Review: M-Audio Nova Condenser Microphone

Studio condenser microphones come in all shapes and sizes to suit different budgets. And, we were curious to see how M-Audio's Nova, sub $100 condenser mic performs. Matt Vanacoro checks it out.  

The Nova microphone is M-Audio's latest foray into the world of project studio condenser microphones. It makes a splash in its price class with a street price of $99 for everything you need to get started making quality recordings in your home studio.

Unboxing

M-Audio Unboxing

As I mentioned, the Nova comes with quite a bit in the box. You get the microphone, a zippered soft case, a custom hard mount, a user guide and even an XLR microphone cable. One couldn't ask for a more complete package for the price point. The Nova does require phantom power, so an audio interface or preamp that can provide the required 48v is a must.

The Build

M-Audio Mic Close Up

M-Audio has made a quality mic here. The Nova's solid brass capsule and body feels wonderfully sturdy and nothing about this mic signals its incredibly affordable price point. The included mic stand mount afforded me enough movement to angle the mic where I wanted and allowed me to easily connect and disconnect the XLR cable.

The Sound

M-Audio Mic Close Up 2

The Nova pleasantly surprised me with the amount of headroom and proximity variance it had. Most of the condenser microphones in this price class don't have much headroom and sound very 'compressed' to my ears, even with no processing. The trend as of late has also been to couple the entry-level condenser microphone with a built-in audio interface. Said trend is not one that I'm a fan of.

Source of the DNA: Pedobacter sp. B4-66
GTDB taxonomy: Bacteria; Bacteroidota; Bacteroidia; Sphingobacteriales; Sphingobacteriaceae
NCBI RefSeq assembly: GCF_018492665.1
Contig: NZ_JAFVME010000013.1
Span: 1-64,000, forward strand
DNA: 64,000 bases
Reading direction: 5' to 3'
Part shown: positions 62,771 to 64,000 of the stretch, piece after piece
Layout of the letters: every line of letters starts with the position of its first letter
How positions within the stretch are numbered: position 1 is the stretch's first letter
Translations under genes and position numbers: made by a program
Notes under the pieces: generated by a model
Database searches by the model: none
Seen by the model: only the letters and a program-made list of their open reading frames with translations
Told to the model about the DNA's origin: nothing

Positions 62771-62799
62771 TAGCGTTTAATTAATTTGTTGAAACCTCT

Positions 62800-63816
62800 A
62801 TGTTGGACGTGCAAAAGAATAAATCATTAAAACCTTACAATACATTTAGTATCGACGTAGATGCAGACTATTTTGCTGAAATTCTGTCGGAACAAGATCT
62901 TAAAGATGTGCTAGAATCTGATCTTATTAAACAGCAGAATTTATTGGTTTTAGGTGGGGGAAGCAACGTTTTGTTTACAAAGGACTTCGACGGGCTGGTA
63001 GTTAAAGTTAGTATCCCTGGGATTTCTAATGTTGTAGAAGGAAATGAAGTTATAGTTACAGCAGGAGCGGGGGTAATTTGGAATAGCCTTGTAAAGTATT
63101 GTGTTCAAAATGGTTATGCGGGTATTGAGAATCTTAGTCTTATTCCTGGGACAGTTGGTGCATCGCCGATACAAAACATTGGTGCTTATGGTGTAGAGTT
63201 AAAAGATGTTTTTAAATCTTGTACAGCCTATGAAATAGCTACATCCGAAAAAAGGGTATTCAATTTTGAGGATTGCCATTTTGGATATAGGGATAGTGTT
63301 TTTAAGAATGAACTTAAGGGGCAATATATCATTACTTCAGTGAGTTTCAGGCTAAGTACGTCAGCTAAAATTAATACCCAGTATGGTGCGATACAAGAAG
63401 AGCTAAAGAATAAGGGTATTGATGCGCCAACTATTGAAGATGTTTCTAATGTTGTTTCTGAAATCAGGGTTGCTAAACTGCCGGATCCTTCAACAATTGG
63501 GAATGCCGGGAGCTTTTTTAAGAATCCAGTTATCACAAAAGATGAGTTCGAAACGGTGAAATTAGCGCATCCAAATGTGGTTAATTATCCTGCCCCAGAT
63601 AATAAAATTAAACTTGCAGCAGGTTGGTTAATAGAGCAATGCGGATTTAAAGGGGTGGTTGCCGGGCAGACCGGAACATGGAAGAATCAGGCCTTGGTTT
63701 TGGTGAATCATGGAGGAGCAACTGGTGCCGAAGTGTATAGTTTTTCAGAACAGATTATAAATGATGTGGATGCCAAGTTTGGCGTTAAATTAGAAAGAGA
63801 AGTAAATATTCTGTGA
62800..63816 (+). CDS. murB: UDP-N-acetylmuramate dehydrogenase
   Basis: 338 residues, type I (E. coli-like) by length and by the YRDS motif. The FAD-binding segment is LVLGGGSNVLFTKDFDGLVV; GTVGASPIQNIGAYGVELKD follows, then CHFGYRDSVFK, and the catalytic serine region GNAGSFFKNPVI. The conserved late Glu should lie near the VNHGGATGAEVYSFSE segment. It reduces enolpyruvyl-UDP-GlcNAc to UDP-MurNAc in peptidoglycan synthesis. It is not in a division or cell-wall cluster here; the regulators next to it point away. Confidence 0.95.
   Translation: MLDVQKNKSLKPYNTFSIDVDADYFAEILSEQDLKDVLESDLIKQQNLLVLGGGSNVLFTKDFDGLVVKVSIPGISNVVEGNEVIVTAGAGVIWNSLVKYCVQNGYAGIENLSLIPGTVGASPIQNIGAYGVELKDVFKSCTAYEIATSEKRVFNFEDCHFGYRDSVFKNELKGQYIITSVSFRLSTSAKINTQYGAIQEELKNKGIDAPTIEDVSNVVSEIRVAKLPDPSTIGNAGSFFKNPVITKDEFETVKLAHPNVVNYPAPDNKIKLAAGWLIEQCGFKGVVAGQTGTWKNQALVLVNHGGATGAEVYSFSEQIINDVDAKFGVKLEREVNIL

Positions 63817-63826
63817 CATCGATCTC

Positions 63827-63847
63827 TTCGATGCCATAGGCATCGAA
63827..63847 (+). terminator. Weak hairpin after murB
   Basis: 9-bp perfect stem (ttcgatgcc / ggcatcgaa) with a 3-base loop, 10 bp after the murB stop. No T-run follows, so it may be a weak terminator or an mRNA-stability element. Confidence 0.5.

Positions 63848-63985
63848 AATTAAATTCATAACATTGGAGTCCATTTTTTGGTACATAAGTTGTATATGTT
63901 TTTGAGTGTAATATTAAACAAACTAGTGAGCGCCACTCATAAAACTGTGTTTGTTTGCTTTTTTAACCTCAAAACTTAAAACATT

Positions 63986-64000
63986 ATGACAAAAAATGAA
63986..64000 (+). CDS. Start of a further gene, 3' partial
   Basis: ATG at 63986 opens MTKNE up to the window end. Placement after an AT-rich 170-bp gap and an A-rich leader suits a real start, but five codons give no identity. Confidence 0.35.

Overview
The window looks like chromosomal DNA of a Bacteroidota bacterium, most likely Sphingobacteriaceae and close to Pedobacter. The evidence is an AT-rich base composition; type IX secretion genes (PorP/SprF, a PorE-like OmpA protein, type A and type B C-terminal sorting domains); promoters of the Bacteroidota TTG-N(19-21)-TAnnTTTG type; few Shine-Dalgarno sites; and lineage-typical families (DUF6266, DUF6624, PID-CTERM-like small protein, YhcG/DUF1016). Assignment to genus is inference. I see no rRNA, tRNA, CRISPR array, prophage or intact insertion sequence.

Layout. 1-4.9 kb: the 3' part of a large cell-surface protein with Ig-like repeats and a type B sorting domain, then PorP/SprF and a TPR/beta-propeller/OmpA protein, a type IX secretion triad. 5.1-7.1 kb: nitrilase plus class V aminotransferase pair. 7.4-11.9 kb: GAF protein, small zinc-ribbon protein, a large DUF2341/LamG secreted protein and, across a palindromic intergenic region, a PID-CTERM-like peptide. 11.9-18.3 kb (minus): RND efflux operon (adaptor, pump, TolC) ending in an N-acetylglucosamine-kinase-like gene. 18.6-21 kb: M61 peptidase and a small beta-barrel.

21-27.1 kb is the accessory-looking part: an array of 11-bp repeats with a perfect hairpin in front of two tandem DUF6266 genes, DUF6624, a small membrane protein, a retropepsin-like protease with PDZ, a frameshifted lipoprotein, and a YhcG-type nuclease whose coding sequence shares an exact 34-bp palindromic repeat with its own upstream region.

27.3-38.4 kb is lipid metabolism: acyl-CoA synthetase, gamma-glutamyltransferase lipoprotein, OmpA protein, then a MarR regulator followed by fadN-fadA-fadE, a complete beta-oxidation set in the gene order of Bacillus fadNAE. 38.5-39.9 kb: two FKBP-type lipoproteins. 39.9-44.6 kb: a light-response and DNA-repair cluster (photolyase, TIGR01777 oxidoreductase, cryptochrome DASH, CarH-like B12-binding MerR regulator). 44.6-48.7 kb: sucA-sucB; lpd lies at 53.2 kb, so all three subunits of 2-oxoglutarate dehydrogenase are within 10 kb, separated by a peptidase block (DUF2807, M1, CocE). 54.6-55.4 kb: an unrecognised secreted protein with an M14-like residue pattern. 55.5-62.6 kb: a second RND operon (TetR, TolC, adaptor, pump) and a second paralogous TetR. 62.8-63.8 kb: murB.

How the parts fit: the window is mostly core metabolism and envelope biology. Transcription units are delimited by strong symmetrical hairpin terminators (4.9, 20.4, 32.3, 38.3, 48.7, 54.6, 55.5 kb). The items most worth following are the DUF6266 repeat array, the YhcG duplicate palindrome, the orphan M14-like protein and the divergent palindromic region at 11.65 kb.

The Nova ditches this paradigm and focuses on what it should focus on - being a decent cardioid condenser microphone. I tested it out on lead vocals for some holiday recordings and was pleased to discover a warm tone that was easily able to handle a powerful vocalist. The noise floor on the mic was a touch high compared to some of the microphones I typically use for this purpose, but those microphones are also more than quadruple the cost. I also found the Nova to deliver a 'hot' enough signal to negate this effect, anyway, so it turned out to be negligible.

Field Testing

After putting the Nova through the obligatory lead vocal test, I opted to try it out on some different sound sources. I found it to really shine as the 'body' mic for an acoustic guitar as well as an amp mic on my Mesa Boogie combo. The Nova was able to handle some really high volumes (why have a Mesa Boogie if you're not going to turn it up?) and I felt confident that I could use it on even the most complex sound sources.

Conclusions

I found the M-Audio Nova to be a great mic for anyone starting out their project studio. It fits very neatly into a category of gear I lovingly consider "for what I paid, it shouldn't sound this good!"

Paired up with a good audio interface or preamp, the Nova is an excellent choice as an 'all-purpose' entry level studio microphone.

Price: $99.99 (street price)

Pros: Everything you need to get started is right in the box. Affordable Price. Decent proximity effect and headroom

Cons: Noise floor a bit high for a condenser

Web: http://www.m-audio.com/products/en_us/NOVA.html

Matt Vanacoro is one of New York’s premier musicans. Matt has collaborated as a keyboardist in studio and on stage with artists such as Jordan Rudess (Dream Theater), Mark Wood (Trans-Siberian Orchestra), Mark Rivera (Billy Joel Band), Aaron Carter, Amy Regan, Jay Azzolina, Marcus Ratzenboeck (Tantric), KeKe Palmer, C-Note, Jordan Knig... Read More

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